For most international travelers, South Africa doesn’t stand out as a beach destination, and rightly so. South Africa is the place you head for an adventurous vacation, full of incredibly scenic drives, hikes, and some of the best wildlife safaris… and just happen to have some of the most amazing beaches I’ve seen in my life as a bonus. Beaches with wildlife, city beaches, beaches with zero other humans, and beaches with waves crashing everywhere around you—South Africa’s got it all.
Let me remind you that I’m not your typical beach goer, I can’t stay still for more than 20 minutes without getting bored, and you sure as heck won’t find me having a “beach day”. I do, however, appreciate gorgeous coastal scenery and think that beaches can be pretty darn magical places. This is especially true with South Africa’s beaches—they are stunning, and often wild and untamed… kind of like me. So don’t be alarmed when I recommend beaches that are cold or are shark- and crocodile-infested.
For example, Garden Route beaches are an inseparable part of some of the epic coastal hikes that make the area so special. I can even imagine getting myself a summer house on the Otter Trail (just maybe with less pesky baboons). Cape Town has it all—city beaches, national park beaches, beaches with penguins…! And don’t even get me started on the KwaZulu Natal province. Just how did they get so lucky with their nature?!
Today, I’ll spill the beans my personal favorite beaches in South Africa, conveniently split up by province. I’ll let you in on why they’re so special, and answer some FAQs about the beaches in South Africa in the end of this article.
Map of the best beaches in Cape Town: Diaz Beach, Boulders Beach, Muizenberg Beach, and Noordhoek Beach
It’s undeniable that Cape Town, with Table Mountain as the frontrunner, has so many scenic places to visit that you’d need a week to cover them all, not to mention all the other cool places to visit—fabulous cafes, one of the best botanical gardens ever, viewpoints, museums… you name it, Cape Town’s got it. It’s no surprise then that it also has an abundance of unmissable beaches.
Tip: Ready to book your luxury or boutique hotel in Cape Town? I’ve got an article just for you: 12 Best Hotels in Cape Town
If you’re looking for the warm beaches in Cape Town, good luck with that… the waters here are never “warm”. You’ll have the best luck in False Bay—Muizenberg is a swimming beach… if you can call a place with great white shark warning signs a swimming beach. Mostly the water is still very cold, but in January it peaks at 21°C (70°F). But for warmer water, you’ll need to head up to Durban or Santa Lucia (see below).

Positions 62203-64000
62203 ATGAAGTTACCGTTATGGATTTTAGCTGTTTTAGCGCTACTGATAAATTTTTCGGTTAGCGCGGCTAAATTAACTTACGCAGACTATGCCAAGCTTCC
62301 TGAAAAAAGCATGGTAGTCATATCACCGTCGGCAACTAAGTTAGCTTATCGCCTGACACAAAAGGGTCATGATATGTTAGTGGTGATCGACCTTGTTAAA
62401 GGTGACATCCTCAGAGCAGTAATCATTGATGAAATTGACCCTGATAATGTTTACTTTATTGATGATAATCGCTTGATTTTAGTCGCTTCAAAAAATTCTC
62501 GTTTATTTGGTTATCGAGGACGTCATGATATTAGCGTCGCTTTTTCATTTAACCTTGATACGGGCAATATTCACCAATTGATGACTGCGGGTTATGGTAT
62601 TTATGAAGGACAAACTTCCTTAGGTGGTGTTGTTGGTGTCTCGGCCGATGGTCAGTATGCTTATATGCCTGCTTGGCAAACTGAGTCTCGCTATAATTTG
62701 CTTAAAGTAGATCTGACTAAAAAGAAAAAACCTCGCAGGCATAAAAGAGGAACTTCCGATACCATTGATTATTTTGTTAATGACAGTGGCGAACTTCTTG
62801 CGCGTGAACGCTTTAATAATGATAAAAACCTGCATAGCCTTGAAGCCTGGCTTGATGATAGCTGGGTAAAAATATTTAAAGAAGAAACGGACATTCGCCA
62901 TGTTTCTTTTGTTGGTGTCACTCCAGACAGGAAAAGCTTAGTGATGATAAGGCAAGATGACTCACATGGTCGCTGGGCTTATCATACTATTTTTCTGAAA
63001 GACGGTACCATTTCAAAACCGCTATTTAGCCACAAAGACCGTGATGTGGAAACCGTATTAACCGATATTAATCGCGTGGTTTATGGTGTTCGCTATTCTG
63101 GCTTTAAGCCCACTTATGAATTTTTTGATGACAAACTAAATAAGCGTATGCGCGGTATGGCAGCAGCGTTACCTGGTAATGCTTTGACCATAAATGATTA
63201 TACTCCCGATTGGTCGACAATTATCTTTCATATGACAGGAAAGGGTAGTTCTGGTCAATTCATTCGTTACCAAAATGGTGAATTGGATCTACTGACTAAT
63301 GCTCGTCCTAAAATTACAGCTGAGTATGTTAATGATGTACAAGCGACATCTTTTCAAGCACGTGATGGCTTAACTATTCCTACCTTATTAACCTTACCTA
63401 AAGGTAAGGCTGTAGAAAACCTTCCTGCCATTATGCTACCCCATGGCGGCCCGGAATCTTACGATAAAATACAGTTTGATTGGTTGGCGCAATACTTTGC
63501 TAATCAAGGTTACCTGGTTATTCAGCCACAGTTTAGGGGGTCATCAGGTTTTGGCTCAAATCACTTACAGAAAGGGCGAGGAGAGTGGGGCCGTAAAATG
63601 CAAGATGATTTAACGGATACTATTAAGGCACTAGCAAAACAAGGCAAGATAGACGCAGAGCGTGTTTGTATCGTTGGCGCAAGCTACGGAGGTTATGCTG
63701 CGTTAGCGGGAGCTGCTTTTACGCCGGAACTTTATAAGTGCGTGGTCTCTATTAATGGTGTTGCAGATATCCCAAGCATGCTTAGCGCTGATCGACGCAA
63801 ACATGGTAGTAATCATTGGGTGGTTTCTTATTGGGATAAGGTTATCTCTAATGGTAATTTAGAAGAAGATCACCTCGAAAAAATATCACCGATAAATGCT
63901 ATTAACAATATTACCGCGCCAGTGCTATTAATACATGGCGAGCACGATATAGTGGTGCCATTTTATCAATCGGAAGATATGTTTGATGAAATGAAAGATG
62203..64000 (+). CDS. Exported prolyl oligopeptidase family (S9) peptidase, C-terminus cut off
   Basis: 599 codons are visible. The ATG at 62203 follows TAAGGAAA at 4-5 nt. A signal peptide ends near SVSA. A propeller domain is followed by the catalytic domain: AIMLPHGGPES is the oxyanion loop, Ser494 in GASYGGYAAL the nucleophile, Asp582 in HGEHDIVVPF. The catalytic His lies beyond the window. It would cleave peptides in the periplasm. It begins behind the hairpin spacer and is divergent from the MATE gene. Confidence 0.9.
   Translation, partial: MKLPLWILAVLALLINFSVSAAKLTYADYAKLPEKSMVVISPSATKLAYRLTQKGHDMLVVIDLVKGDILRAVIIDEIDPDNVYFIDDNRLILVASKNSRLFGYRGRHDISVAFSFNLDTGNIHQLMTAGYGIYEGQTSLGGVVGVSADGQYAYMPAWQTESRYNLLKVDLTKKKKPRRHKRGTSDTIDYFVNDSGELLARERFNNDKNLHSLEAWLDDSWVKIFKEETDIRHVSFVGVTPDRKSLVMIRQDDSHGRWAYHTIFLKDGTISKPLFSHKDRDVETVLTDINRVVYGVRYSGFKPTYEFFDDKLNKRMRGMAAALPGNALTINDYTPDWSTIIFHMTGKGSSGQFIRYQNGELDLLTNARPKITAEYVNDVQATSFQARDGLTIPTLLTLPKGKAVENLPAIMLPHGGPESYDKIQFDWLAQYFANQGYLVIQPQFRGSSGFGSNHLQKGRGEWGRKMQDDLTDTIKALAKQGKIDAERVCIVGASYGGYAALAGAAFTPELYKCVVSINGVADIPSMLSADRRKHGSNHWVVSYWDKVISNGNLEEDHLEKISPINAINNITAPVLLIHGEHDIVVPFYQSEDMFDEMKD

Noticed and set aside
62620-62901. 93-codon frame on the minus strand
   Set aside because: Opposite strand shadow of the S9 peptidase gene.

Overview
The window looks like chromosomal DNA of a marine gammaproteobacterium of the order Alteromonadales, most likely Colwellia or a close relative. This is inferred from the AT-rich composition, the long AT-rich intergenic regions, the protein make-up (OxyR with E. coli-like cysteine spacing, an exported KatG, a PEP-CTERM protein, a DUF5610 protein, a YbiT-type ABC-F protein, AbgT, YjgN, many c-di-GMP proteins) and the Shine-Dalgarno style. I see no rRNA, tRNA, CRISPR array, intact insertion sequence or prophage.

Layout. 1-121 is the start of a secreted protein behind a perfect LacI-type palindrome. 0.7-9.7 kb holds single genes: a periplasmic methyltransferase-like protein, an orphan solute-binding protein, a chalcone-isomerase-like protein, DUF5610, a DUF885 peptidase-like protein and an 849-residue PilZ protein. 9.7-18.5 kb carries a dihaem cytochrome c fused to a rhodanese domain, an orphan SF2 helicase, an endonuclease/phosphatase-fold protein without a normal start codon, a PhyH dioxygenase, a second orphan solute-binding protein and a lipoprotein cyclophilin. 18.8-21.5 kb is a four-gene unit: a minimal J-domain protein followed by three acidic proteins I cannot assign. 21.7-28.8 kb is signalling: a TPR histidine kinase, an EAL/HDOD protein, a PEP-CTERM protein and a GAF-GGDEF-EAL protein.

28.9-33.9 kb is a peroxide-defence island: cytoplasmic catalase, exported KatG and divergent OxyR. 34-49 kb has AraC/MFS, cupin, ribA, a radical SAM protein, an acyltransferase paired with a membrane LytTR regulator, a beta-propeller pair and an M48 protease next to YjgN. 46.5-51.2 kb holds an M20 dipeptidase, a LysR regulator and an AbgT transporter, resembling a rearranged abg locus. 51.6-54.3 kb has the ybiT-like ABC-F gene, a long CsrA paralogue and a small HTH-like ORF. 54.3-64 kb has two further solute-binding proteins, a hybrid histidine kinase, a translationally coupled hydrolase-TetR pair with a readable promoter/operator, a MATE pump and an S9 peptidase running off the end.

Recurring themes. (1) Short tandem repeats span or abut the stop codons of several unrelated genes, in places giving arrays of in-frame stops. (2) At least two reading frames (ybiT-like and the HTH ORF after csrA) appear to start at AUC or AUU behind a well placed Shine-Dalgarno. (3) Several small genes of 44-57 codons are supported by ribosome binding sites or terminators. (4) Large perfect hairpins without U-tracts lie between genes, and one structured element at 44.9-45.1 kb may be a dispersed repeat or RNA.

Diaz Beach—a great beach and a hike, what more could you wish for?
One of my favorite places in Cape Town and my favorite one-day hikes in South Africa is the Cape of Good Hope. Let me tell you, this place is where nature turned up the dial to max awesomeness, and there’s a beach to top it all off! A lot of people skip Diaz Beach, because it requires some extra physical activity (walking down and then back up the hill). But how someone let’s their laziness get in the way of visiting this stunning beach is beyond me.
Diaz Beach is a serene slice of white sand surrounded by cliffs on an otherwise very busy hiking route, so actually, it’s great that people skip—more charm for the rest of us! It’s definitely one of the nicest beaches near Cape Town, and I’d go as far as saying it’s one of the best in the entire Western Cape. It is a wild beach with strong currents, so you’ll need to enjoy it from dry land only.
To get to Diaz Beach, just follow the signs on the Cape of Good Hope hike. There’s a path and plenty of stairs that’ll usher you right down onto the sand. For information on the whole hike, see my Best South African Hikes article.
Look at all the penguins! Boulders Beach
Boulders Beach in False Bay is a busy place… humans flock here to see the large colony of African Penguins. Of course, the white sand and shallow, clear (cold) waters don’t hurt the eyes either. The penguins do hurt the nose, however, as they do come with a scent.
Know that the penguins are kings of this beach, and you, the peasant, are only allowed on the wooden boardwalk and not on the sand in the main area (other bloggers tend to make it seem like you are free to wander among them and that’s just not true). You also pay a fee of around ZAR 180 to go onto the boardwalk, usually with another gazillion people at the same time, so don’t expect tranquility.
I have to say the penguins are very cute and at times it’s almost like they’re posing for photos! But they don’t let the fame go to their heads, they’re still playful—you’ll see them in the water, on the sand, on the rocks and even under the trees, trying to find some shade.